3.1. Transmission functions, conductance, and resistance¶
VNL provides a useful plugin to make comparison of the transmission functions. Select all the transmission functions in LabFloor and click the Compare Data...
button in Plugin Bar.
A window will pup up and display all the transmission functions \(\big\{\mathscr{T}[E;{\bf x}(T),\mathcal{L}]\big\}_{{\bf x}(T)}\) for \(T=300\) K and \(\mathcal{L}=3\).
To compute the average of them, download the script analysis.py
and run it as atkpython analysis.py
in the same directory of the nc. The analysis will finish in a few seconds, and provide a list of information about the length of the MDregion, and the averaged conductance and resistance:
There also appears a pupup window, in which black lines show the transmission coefficients as before, and a thick red line represents their average \(\langle\mathscr{T}[E;{\bf x}(T),\mathcal{L}]\rangle\).
3.2. Resistivity¶
To compute the resistance at \(T=300\) K also for \(\mathcal{L}=\) 0, 4, and 5, download the scripts Au100_L0_T0.py
, Au100_L4_T300.py
, and Au100_L5_T300.py
. Run them as atkpython Au100_Lx_Txxx.py
, and analyze the results. One will then obtain a list of resistances, indicating the linear dependence of the resistance on \(\mathcal{L}\):
Length of the MDregion,
\(\mathcal{L}\)

Resistance  

(# of electrode repetitions)  (Å)  (Ω) 
0  0  1482.9 
3  12.235  1535.1 
4  16.313  1555.2 
5  20.391  1571.9 
Note
The resistance for \(\mathcal{L}=0\) is computed using the script Au100_L0_T0.py
, which implements no MD calculation, and because of it, is hence named with “T0.” This script aims at evaluating the contact resistance.
Let us then compute the 1D and bulk resistivities, which requires the value of the cross section. Noting the primitive vectors defined in lines 14 and 15 of “Au100_L3_T300.py,” i.e.,
14 15  vector_a = [8.65127469112, 0.0, 0.0]*Angstrom
vector_b = [0.0, 8.65127469112, 0.0]*Angstrom

the cross section, in this case, is given by \(A=\) \(\\hspace{1mm}\) vector_a \(\\hspace{1mm}\) × \(\\hspace{1mm}\) vector_b \(\\hspace{1mm}\) = 74.84 Å \(^2\). Using this value, and also the values of \(\mathcal{L}\) and resistance listed in the table above, one can evaluate the 1D and bulk resistivities at \(T=300\) K. To this end, download resistivity.py
, and, after entering the values in the table into the INPUT SECTION of the script, run it as atkpython resistivity.py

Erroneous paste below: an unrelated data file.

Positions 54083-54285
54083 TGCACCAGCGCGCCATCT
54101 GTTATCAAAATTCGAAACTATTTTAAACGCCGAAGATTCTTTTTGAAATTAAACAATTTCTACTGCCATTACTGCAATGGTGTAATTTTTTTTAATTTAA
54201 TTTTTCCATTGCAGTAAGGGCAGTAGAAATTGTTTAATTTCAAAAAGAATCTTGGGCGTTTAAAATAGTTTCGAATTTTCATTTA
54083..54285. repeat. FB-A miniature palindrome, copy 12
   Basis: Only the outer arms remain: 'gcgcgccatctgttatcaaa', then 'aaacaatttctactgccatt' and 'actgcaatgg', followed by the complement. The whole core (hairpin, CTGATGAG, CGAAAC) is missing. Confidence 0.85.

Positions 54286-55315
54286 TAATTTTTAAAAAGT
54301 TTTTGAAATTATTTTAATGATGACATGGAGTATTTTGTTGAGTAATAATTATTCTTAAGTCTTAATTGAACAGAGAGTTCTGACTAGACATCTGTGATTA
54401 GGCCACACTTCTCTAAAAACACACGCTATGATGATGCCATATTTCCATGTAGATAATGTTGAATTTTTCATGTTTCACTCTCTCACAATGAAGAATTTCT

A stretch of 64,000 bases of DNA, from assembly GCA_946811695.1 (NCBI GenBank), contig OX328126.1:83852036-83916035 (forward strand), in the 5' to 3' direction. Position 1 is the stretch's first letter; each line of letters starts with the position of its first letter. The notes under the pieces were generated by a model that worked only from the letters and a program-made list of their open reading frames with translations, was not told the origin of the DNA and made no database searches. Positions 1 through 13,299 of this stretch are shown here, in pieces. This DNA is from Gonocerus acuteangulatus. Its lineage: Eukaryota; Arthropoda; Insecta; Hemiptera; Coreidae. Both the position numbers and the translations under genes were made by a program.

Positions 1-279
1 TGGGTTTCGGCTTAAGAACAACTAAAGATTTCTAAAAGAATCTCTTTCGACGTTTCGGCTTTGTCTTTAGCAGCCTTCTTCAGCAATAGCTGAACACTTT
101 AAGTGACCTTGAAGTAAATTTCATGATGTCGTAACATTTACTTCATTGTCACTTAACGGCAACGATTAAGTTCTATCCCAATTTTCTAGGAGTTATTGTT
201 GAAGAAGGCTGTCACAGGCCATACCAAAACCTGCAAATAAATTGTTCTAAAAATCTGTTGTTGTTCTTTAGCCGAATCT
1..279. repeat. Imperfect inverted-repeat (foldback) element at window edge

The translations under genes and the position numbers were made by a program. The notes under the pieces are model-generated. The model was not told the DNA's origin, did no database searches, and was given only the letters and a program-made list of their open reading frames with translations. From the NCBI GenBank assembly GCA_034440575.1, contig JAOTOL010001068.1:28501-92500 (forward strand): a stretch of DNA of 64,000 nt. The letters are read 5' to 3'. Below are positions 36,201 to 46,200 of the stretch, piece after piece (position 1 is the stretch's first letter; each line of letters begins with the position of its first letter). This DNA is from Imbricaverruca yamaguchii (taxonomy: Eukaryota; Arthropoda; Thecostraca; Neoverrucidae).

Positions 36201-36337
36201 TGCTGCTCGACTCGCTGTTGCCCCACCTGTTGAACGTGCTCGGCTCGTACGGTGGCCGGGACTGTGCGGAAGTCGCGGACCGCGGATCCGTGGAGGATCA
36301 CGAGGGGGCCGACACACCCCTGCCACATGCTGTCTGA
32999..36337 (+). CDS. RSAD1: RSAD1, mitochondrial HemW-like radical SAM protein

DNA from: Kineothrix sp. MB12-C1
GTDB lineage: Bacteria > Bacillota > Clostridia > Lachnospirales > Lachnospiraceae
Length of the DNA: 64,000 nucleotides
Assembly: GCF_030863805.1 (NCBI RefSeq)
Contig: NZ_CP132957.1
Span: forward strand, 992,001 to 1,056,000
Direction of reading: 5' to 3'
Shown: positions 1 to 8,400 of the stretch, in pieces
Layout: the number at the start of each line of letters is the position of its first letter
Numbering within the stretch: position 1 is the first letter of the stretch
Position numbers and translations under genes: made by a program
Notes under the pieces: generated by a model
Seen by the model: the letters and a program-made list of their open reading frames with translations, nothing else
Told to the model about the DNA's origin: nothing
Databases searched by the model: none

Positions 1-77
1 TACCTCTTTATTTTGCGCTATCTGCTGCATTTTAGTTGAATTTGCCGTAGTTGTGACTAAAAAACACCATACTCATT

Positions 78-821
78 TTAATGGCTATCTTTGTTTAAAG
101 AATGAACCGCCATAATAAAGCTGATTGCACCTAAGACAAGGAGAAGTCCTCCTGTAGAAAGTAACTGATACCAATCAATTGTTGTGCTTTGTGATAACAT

.
6 7 8 9 10 11 12  ##
# INPUT SECTION 
##
cs_area = 8.65127469112**2
lengths_list = [0,12.235,16.313,20.391]
resistances_list = [1482.9,1535.1,1555.2,1571.90]
output_filename = 'resistivity.png'

The script interpolates the data points by means of the least squares method and provides the values of the contact resistance, as well as the 1D and bulk resistivities at \(T=300\) K:
A red diamond in the figure below is the bulk resistivity at \(T=300\) K, and is compared with purple points representing the results of the MDLandauer calculations shown in Fig. 7(b) of Ref. [cLid97]. Because of the reduced numerical condition employed in this case study, there exists a small difference. The figure also displays black squares representing the experimental result [cLid97], and proves the qualitative agreement with the MDLandauer result.
References¶
[cBMO+02]  M. Brandbyge, J.L. Mozos, P. Ordejón, J. Taylor, and K. Stokbro. Densityfunctional method for nonequilibrium electron transport. Phys. Rev. B, 65:165401, Mar 2002. doi:10.1103/PhysRevB.65.165401. 
[cDat97]  S. Datta. Electronic Transport in Mesoscopic Systems. Cambridge University Press, 1997. Cambridge Studies in Semiconductor Physics and Microelectronic Engineering. 
[cGRdV+12]  N. Goga, A. J. Rzepiela, A. H. de Vries, S. J. Marrink, and H. J. C. Berendsen. Efficient algorithms for langevin and dpd dynamics. Journal of Chemical Theory and Computation, 8(10):3637–3649, 2012. PMID: 26593009. doi:10.1021/ct3000876. 
[cLid97]  (1, 2) D. R. Lide. Handbook of Chemistry and Physics. New York: CRC Press, 75th edition, 1997. 
[cMPS+17]  (1, 2) T. Markussen, M. Palsgaard, D. Stradi, T. Gunst, M. Brandbyge, and K. Stokbro. Electronphonon scattering from green’s function transport combined with molecular dynamics: Applications to mobility predictions. Phys. Rev. B, 95:245210, June 2017. URL: https://arxiv.org/abs/1701.02883, doi:10.1103/PhysRevB.95.245210. 
[cSKC+11]  H. W. Sheng, M. J. Kramer, A. Cadien, T. Fujita, and M. W. Chen. Highly optimized embeddedatommethod potentials for fourteen fcc metals. Phys. Rev. B, 83:134118, April 2011. doi:10.1103/PhysRevB.83.134118. 
[cSPS+10]  K. Stokbro, D. E. Petersen, S. Smidstrup, A. Blom, M. Ipsen, and K. Kaasbjerg. Semiempirical model for nanoscale device simulations. Phys. Rev. B, 82:075420, Aug 2010. doi:10.1103/PhysRevB.82.075420.